Lychgate- An Antidote for the Glass Pill

By Chris Dahlberg

Published on Sunday, November 1, 2015

Lychgate’s sophomore effort An Antidote for the Glass Pill is an album I’ve had in my review queue for a while now, but it has taken some time to fully absorb everything that is happening throughout its ten songs. While the band’s 2013 self-titled debut had a distinguishable black metal base with avant-garde elements seeping in to give the record its own nuances, Lychgate has upped them even further this time around for a sound that’s no longer solely black metal but still captures that haunting, tense atmosphere. More progressive and avant-garde than ever before, it’s a rollercoaster ride of an effort that demands effort from the listener to fully make sense of, but those who choose to do so will discover that this British group has pushed beyond the normal genre boundaries and reached a sound that is all their own.

An Antidote for the Glass Pill is significantly longer than its predecessor, coming in at close to 50 minutes in length. Lychgate makes it clear from the very beginning that this record is going to head in drastically different directions while still maintaining that tense and otherworldly atmosphere they were able to create previously. The organ and keyboards are now front and center, driving the instrumentals forward on every single track, with the eerier melodies creating much fuller soundscapes that are as unsettling as they are theatrical in nature. Black metal still plays a role in the guitar tonality but the song structures are no longer oriented around that genre’s typical instrumentation, with quite a few sections coming in as slower dirges and twisting around to have more of a progressive/avant-garde feel. It can be a lot to take in right from the get-go, and while the prominence of the organ and keyboards makes each song on An Antidote for the Glass Pill fit together stylistically they all take a slightly different approach and have so much going on that it will likely take multiple listens to fully absorb. But give this one the time it needs and you’ll discover that Lychgate is able to reach absolutely stunning levels of thick atmosphere that once everything clicks into place you’ll find yourself returning to it again and again. It’s hard to think of another album in recent memory that sounds anywhere close to what the instrumentalists have put together here, as it’s half black metal and bleak, forlorn doom crossed with traditional church organs and some spacey keyboards that wouldn’t sound out of place on a progressive rock record.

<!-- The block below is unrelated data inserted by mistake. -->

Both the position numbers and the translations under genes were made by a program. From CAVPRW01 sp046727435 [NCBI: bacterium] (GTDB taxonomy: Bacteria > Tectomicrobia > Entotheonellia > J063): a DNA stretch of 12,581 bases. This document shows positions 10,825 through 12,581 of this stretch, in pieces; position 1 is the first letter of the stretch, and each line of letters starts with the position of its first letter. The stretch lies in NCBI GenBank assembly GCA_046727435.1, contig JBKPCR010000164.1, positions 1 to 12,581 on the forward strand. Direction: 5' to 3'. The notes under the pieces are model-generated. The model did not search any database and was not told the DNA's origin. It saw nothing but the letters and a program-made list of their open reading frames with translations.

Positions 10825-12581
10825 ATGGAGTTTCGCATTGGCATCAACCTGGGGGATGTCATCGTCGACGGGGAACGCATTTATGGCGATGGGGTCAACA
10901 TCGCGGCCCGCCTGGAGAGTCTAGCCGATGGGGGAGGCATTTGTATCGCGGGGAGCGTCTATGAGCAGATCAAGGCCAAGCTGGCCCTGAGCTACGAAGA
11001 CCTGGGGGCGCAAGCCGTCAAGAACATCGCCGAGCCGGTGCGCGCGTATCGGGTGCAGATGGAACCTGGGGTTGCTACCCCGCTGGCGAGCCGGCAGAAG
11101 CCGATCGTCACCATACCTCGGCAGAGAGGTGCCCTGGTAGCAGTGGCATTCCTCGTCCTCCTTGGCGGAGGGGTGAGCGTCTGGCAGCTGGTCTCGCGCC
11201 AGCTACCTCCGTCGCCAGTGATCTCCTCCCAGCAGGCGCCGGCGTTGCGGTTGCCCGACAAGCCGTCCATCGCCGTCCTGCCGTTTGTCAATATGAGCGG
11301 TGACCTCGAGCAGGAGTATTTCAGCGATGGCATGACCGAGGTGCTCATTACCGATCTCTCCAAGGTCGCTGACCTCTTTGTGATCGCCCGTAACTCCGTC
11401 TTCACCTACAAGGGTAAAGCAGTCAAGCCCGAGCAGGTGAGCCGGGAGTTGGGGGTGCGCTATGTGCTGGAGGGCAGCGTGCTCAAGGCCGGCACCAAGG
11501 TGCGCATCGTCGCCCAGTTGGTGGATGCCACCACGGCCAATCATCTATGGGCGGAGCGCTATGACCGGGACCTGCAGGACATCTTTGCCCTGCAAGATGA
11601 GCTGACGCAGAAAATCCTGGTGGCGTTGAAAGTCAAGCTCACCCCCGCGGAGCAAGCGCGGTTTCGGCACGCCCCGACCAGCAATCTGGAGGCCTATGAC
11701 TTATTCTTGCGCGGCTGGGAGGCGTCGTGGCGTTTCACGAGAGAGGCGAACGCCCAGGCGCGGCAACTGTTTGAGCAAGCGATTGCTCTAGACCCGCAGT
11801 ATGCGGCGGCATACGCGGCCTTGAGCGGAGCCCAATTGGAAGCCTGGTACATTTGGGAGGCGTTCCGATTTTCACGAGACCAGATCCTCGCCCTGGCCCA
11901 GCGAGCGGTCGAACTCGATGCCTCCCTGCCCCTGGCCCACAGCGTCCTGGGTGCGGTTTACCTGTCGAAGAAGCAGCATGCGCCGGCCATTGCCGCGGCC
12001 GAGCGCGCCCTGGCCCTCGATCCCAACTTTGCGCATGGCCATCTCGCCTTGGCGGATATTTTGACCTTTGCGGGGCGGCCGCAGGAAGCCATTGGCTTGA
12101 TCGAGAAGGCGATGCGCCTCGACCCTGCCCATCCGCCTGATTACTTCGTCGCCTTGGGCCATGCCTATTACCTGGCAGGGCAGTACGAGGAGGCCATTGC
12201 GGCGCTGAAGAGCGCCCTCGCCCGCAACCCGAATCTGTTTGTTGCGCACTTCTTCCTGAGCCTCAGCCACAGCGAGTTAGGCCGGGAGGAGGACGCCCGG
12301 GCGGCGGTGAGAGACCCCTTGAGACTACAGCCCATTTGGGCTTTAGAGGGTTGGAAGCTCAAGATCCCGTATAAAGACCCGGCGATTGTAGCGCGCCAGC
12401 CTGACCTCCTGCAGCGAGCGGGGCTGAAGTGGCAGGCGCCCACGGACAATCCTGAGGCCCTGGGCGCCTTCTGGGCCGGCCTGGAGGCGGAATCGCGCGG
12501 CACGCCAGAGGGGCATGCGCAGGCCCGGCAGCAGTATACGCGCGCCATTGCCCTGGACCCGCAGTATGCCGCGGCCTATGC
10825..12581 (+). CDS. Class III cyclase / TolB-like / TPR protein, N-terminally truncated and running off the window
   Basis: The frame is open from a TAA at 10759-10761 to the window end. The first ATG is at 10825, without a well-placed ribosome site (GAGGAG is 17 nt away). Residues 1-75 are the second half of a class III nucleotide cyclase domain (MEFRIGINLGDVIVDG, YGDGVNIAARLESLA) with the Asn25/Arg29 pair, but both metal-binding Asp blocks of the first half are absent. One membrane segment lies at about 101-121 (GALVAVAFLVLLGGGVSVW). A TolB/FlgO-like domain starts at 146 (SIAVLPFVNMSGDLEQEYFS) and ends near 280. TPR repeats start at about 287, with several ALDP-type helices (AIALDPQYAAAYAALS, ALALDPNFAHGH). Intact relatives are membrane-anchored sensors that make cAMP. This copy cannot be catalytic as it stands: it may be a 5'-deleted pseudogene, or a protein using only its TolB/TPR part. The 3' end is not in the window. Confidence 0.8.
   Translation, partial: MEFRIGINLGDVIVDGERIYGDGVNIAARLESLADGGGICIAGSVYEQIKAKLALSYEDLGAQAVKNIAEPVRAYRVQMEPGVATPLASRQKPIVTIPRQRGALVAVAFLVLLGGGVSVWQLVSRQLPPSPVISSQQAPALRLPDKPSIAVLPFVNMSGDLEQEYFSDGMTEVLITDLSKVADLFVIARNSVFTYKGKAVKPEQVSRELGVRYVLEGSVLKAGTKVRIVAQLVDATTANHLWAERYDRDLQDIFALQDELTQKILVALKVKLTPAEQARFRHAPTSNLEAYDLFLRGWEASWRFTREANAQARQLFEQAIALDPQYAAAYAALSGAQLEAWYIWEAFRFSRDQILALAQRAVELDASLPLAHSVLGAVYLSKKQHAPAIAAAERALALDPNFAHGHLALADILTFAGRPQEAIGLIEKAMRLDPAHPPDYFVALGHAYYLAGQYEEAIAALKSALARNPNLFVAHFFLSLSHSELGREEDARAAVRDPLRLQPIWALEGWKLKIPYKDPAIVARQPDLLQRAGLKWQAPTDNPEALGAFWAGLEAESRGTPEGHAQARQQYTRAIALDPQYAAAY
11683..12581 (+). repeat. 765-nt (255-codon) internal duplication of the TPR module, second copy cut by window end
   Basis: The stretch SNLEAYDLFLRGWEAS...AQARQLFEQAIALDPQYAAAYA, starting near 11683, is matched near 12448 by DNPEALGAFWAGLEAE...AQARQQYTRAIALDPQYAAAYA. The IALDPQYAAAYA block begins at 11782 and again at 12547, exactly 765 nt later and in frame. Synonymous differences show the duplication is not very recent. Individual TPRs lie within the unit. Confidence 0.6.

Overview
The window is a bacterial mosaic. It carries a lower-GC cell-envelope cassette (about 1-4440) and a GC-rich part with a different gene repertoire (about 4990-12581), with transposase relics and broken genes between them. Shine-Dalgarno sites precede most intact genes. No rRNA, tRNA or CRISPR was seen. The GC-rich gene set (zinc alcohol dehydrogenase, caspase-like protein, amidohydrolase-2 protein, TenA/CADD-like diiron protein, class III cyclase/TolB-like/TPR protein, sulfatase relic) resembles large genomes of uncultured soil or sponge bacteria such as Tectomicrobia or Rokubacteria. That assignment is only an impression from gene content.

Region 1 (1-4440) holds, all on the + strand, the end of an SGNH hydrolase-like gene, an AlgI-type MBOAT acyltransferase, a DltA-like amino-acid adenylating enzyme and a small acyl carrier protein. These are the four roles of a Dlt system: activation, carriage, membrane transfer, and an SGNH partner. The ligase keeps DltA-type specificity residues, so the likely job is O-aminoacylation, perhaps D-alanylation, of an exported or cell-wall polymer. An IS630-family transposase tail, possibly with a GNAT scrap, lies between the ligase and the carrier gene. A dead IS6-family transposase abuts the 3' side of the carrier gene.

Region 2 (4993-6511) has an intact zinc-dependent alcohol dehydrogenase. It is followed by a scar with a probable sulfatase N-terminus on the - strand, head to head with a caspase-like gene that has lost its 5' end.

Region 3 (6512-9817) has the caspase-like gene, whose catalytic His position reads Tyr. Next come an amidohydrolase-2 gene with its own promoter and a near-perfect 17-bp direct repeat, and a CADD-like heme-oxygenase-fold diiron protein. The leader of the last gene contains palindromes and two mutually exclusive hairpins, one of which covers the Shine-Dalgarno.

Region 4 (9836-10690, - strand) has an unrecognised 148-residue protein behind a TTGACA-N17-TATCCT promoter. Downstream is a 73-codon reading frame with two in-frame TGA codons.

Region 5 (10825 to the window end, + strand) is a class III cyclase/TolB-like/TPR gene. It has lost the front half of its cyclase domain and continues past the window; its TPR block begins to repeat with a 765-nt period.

Greg Chandler once again delivers an intense performance, sticking towards the higher end of the spectrum with shrieks and screams that tower over the layered instrumentals. While the instrumentation may not always be focused on heaviness, the abrasive nature of Chandler’s vocals fill in those gaps and there are quite a few sections where his room filling screams fully merge with the organs and other melodies to create a truly terrifying and spine chilling sound. I do think that sticking with the harsher ranges for the entire 50 minutes could have potentially become repetitive, so it’s nice to see that there are moments where Lychgate transitions over to some chanting and other clean pitches that have an occult, ritualistic sound. While completely on the opposite side of the spectrum in style, they’re still just as ominous and powerful, allowing the performance to consistently overwhelm the listener’s senses.

An Antidote for the Glass Pill finds Lychgate shedding almost all of their traditional black metal elements in favor of something much more twisted and unpredictable. It has an unmistakable theatrical flair emanating from the organs and keyboards, but it’s used in a way that gives off a tense and unsettling feeling that’s just as dark and twisted as anything else you’ll hear in the black metal or doom realms this year. The emphasis on a more avant-garde and progressive approach to the writing makes it an album that will take some time to fully immerse yourself in, as there’s always something different happening on each song and quite often you’ll expect the band to be heading in one direction only for them to throw a complete curveball. But that’s what makes it such an exciting listen, especially once everything clicks into place, and these guys have managed to make an ambitious push beyond into the unknown. Turn the lights off and let all of the eerie and haunting tones fill your room, and you’ll start to get an idea of what Lychgate is capable of generating.

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